Editorial: Landscape rebate plan a fine idea

Like it or not, we live in a state where water is a scarce — and increasingly expensive — commodity. Water conservation should be part of our daily life, not something we desperately turn to every time there’s a drought.

For that reason, we enthusiastically endorse landscape rebate programs like the one recently adopted in Grover Beach, which offers cash to residents who rip out their lawns and replace them with drought tolerant plants.

Such steps will lead to long-term reductions in water use, which is far more effective than trying to change behavior by encouraging water conservation every time a drought rolls around.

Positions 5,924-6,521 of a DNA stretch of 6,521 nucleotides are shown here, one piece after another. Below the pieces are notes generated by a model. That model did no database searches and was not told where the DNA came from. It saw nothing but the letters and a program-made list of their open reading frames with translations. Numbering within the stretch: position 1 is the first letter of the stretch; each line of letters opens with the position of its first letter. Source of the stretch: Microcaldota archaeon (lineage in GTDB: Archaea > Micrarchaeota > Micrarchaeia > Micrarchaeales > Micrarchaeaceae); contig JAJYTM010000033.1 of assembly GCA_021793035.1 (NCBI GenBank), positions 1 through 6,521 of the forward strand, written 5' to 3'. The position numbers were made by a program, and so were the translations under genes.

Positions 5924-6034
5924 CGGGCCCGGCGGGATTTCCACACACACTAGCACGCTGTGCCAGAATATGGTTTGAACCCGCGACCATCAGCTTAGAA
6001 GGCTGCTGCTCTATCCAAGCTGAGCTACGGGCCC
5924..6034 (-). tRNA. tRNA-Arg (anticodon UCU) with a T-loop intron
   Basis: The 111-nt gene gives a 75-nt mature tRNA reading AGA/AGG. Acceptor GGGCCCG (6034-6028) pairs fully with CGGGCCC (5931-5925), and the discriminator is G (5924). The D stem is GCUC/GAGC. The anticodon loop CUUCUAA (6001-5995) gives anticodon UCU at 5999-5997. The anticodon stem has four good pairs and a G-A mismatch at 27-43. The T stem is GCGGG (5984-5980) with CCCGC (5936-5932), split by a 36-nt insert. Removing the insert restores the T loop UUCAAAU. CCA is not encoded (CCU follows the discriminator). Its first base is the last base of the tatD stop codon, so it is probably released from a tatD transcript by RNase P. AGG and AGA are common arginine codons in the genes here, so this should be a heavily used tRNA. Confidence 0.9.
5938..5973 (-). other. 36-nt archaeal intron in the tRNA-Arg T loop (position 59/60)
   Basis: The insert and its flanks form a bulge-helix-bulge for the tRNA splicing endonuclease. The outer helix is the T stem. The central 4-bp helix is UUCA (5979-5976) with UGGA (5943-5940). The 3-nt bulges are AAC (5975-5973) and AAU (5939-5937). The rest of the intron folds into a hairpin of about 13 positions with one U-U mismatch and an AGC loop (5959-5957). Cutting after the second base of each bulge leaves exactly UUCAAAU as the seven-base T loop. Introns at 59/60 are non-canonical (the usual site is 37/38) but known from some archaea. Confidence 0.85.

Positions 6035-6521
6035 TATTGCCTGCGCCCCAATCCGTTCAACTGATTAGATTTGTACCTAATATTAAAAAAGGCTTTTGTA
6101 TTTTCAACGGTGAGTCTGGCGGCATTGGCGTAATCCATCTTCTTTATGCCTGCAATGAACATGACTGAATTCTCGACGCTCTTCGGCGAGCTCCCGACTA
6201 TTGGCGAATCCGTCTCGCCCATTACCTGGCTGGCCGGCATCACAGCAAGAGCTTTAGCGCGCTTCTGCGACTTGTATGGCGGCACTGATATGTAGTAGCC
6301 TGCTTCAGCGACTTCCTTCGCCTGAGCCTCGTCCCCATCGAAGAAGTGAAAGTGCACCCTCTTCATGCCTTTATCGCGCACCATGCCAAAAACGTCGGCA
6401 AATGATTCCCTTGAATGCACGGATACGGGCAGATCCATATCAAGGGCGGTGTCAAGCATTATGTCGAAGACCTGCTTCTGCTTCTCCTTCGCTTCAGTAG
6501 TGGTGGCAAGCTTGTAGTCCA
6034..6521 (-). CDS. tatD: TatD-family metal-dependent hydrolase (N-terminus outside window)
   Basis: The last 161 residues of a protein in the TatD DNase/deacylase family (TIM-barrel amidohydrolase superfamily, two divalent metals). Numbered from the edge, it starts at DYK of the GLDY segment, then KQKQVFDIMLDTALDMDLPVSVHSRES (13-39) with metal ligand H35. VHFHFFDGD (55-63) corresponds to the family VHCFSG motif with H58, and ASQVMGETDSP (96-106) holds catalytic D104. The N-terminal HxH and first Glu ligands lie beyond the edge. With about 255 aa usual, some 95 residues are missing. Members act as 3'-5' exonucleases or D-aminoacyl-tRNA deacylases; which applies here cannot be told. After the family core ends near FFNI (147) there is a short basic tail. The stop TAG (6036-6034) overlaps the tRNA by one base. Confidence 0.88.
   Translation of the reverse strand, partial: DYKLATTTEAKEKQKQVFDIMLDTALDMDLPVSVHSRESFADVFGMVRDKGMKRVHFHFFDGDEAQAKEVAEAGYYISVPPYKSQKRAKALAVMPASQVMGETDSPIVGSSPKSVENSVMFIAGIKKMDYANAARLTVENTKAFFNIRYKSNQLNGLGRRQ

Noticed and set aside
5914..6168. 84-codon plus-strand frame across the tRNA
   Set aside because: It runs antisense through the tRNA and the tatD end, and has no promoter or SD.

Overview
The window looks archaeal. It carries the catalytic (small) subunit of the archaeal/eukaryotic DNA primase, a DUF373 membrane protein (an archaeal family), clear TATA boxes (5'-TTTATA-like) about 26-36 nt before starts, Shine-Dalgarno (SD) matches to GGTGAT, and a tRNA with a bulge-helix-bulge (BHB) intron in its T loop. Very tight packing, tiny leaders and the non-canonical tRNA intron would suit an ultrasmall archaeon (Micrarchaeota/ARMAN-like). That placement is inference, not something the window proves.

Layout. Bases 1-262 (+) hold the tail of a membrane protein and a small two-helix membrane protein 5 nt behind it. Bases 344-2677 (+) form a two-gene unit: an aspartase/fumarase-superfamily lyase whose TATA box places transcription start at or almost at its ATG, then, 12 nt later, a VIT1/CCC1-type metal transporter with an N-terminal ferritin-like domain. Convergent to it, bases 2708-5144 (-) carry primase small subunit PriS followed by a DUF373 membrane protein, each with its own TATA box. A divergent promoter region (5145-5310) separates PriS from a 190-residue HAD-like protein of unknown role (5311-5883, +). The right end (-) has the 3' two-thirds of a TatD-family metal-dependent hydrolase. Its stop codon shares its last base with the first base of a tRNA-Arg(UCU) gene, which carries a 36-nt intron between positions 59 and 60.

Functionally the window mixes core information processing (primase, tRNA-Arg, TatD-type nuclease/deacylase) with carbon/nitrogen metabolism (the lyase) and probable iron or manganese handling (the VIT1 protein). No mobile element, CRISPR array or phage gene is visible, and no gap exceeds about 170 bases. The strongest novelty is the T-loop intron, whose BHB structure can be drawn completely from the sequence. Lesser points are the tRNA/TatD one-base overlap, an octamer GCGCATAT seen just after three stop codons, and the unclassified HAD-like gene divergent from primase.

We should note that Grover Beach isn’t the only Central Coast agency to offer landscaping rebates. The Atascadero Mutual Water Co., for example, offers rebates not only for replacing lawn with drought-tolerant plants but also for installing water-saving irrigation systems. Other agencies are considering similar offers.

Good for them.

The same idea has proven successful with indoor appliances, such as water-conserving washing machines. It’s logical to extend the rebate concept to the outdoors, especially since more than 50 percent of water supplied to residential customers has traditionally gone to landscaping.

We strongly urge consumers to seek out and take advantage of rebate programs. You can find out what’s available by logging on to your water purveyor’s Web site and clicking on conservation. If your purveyor doesn’t offer a program, well, it might be time to ask why not.